Given the thread this article may be of interest to a few of you
Club golf was a bit half baked without enough money to do anything more than introduce kids to golf. In reality any kid who showed interest would be reliant on a keen parent or grand parent to spend a bit of time & money taking them to play more.
It's not like football or Rugby where a parent can drop their kid off with a fiver, a pair of boots and a bottle of water and collect them 2 hours later.
Personally I'm not massively bothered about the struggling clubs. Places will find their level and if they don't have enough members, adapt or close. Harsh reality, but we can't be too sentimental... and even with 100 or so closures Scotland would still have plenty of golf courses and facilities. Most of these courses who close will be the ones who have done very little to attract youngsters. Have offered them few playing rights and given members the time of day who moaned about kids on the course or in the club house.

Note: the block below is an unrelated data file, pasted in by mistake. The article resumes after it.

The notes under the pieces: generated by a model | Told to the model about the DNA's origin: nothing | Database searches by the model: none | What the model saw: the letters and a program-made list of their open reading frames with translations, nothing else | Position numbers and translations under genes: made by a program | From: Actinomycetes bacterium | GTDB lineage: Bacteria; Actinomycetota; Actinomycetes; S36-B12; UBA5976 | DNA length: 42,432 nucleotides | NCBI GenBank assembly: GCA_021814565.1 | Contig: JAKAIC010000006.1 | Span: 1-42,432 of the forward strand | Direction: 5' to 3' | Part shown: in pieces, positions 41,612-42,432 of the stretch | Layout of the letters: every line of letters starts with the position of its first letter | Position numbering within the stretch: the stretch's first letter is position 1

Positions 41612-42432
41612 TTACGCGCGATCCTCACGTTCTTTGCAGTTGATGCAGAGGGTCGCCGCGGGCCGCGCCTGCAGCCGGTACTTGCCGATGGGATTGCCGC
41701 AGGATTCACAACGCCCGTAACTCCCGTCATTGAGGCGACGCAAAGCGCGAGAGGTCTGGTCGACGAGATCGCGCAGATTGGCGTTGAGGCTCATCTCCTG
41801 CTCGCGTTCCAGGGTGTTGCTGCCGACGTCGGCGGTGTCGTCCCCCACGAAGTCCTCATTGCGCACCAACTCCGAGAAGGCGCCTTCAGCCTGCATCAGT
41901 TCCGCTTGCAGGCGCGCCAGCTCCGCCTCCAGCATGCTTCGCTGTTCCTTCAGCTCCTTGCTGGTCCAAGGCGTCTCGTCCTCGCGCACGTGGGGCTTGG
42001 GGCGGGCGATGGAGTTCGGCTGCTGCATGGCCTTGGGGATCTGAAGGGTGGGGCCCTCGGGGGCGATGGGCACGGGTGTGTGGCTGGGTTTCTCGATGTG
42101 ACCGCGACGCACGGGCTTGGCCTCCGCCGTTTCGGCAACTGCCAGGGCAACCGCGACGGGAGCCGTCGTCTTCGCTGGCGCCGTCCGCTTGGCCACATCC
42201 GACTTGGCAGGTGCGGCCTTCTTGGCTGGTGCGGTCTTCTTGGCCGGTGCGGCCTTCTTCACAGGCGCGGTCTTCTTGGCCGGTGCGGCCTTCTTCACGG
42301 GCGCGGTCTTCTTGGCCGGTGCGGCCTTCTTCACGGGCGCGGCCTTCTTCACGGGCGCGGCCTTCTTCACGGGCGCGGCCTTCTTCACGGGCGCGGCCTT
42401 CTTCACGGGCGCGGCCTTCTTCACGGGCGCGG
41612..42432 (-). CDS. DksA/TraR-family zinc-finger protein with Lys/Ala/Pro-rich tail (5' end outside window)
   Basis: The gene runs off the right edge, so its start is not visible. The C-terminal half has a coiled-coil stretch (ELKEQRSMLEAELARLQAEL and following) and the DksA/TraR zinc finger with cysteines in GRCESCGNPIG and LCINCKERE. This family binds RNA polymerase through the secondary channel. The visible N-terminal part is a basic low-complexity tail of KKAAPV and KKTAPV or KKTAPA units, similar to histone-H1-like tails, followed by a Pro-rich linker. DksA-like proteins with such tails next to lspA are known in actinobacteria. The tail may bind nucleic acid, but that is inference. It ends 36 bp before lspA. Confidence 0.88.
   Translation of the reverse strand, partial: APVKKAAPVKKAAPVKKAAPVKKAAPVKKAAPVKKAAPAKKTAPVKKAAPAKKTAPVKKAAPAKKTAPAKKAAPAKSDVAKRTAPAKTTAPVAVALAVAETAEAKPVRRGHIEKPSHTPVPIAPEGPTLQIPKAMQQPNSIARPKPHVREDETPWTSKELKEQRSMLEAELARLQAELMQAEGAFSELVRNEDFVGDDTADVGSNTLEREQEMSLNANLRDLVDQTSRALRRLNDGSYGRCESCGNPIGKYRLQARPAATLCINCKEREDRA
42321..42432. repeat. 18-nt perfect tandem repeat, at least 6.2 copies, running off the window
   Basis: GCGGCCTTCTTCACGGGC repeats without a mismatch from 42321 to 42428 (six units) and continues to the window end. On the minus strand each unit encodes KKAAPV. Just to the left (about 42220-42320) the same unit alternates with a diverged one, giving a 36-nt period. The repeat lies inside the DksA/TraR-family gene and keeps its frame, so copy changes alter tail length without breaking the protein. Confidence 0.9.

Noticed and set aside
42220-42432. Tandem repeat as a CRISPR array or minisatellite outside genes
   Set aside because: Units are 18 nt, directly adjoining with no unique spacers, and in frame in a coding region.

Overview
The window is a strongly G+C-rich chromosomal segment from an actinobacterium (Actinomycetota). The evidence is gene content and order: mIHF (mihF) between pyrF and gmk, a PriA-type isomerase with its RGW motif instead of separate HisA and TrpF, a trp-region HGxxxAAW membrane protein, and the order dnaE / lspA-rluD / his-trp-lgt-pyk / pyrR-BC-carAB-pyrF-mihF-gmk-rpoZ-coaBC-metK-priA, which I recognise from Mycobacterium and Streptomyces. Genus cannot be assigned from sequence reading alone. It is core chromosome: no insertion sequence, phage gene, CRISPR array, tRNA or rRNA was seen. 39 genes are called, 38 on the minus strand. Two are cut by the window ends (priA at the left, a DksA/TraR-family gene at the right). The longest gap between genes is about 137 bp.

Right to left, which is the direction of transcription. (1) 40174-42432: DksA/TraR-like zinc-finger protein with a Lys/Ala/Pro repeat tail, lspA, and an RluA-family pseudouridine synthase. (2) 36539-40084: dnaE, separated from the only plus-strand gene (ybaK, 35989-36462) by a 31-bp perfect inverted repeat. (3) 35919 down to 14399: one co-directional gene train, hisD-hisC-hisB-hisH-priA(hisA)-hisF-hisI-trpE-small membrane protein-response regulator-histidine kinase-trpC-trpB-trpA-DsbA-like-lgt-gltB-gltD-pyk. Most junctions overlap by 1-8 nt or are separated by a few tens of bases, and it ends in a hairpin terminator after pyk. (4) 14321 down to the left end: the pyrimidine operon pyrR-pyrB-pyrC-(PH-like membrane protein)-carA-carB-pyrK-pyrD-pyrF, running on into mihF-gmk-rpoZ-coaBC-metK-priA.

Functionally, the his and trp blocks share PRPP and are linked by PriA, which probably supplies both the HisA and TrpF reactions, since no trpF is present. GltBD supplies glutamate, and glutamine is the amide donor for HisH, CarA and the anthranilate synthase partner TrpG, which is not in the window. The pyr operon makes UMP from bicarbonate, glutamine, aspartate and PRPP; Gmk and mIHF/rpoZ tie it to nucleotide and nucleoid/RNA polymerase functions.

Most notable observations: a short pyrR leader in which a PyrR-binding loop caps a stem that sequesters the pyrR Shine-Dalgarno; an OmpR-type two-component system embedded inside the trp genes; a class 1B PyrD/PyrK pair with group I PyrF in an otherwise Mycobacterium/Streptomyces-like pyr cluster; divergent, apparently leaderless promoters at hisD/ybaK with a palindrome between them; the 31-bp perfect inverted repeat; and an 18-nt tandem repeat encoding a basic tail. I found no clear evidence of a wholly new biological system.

Def don't see the point in Scottish Golf being in charge of elite development. Stick to club administration, have a modest budget and concentrate on that. Completely agree about the performance centres being the main place for developing talent. The problem is funding them. Sure a levy could work, but it would need to see results and for clubs to see activity their members could benefit from.
Sponsorship is really a leap of faith at that level. Give us Â£10,000 a month and you can be primary sponsor of the next 5 guys we produce who turn pro?
Ideally Paul Lawrie and Stevie G produce a few tour pros who go on to make millions and give a bit back etc. Obviously Lawrie and Gallacher have a few years left in them, and you'd guess if one of them won â‚¬1M in Turkey this year a fair chunk of that would go into their foundations. But I assume the main funding for this is from the pro's themselves as well as parents who are paying a chunk of the coaching and all of the equipment.
Meanwhile England has produced Danny Willett and Tyrell Hatton in recent years, from humble beginnings without well off families, who have become top players. Scotland is still some way off a home grown top 100 player.
Perhaps Grant Forrest or Connor Syme, but at 25 and 23 respectively, their trajectories are slow.
At least there is a young chap on his way back to Banchory, staring at a silver medal in the passenger seat of his dads car. So all hope is not lost.